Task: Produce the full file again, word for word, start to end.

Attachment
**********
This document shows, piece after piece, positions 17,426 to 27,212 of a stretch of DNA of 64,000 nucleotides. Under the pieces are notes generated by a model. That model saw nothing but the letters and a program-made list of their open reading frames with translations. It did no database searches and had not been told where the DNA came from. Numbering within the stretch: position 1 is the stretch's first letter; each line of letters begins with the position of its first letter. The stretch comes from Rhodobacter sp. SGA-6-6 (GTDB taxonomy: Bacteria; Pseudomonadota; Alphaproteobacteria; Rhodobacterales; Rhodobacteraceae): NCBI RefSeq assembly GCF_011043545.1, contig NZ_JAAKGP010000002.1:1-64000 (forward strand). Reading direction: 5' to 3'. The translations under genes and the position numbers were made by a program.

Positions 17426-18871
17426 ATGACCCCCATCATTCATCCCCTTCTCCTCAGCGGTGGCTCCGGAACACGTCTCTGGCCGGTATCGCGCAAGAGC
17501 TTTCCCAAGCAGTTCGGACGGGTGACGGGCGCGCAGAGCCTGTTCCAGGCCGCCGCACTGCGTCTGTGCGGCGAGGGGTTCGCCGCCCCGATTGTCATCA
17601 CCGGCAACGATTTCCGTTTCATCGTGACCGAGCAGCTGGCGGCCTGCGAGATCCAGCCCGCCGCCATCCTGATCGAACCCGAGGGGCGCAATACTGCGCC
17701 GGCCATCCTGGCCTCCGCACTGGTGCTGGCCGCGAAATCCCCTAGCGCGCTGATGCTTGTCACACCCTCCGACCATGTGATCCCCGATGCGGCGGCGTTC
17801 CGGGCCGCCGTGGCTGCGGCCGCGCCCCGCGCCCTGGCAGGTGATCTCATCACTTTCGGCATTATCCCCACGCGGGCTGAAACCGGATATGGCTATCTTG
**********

This document shows, piece after piece, positions 17,426 to 27,212 of a stretch of DNA of 64,000 nucleotides. Under the pieces are notes generated by a model. That model saw nothing but the letters and a program-made list of their open reading frames with translations. It did no database searches and had not been told where the DNA came from. Numbering within the stretch: position 1 is the stretch's first letter; each line of letters begins with the position of its first letter. The stretch comes from Rhodobacter sp. SGA-6-6 (GTDB taxonomy: Bacteria; Pseudomonadota; Alphaproteobacteria; Rhodobacterales; Rhodobacteraceae): NCBI RefSeq assembly GCF_011043545.1, contig NZ_JAAKGP010000002.1:1-64000 (forward strand). Reading direction: 5' to 3'. The translations under genes and the position numbers were made by a program.

Positions 17426-18871
17426 ATGACCCCCATCATTCATCCCCTTCTCCTCAGCGGTGGCTCCGGAACACGTCTCTGGCCGGTATCGCGCAAGAGC
17501 TTTCCCAAGCAGTTCGGACGGGTGACGGGCGCGCAGAGCCTGTTCCAGGCCGCCGCACTGCGTCTGTGCGGCGAGGGGTTCGCCGCCCCGATTGTCATCA
17601 CCGGCAACGATTTCCGTTTCATCGTGACCGAGCAGCTGGCGGCCTGCGAGATCCAGCCCGCCGCCATCCTGATCGAACCCGAGGGGCGCAATACTGCGCC
17701 GGCCATCCTGGCCTCCGCACTGGTGCTGGCCGCGAAATCCCCTAGCGCGCTGATGCTTGTCACACCCTCCGACCATGTGATCCCCGATGCGGCGGCGTTC
17801 CGGGCCGCCGTGGCTGCGGCCGCGCCCCGCGCCCTGGCAGGTGATCTCATCACTTTCGGCATTATCCCCACGCGGGCTGAAACCGGATATGGCTATCTTG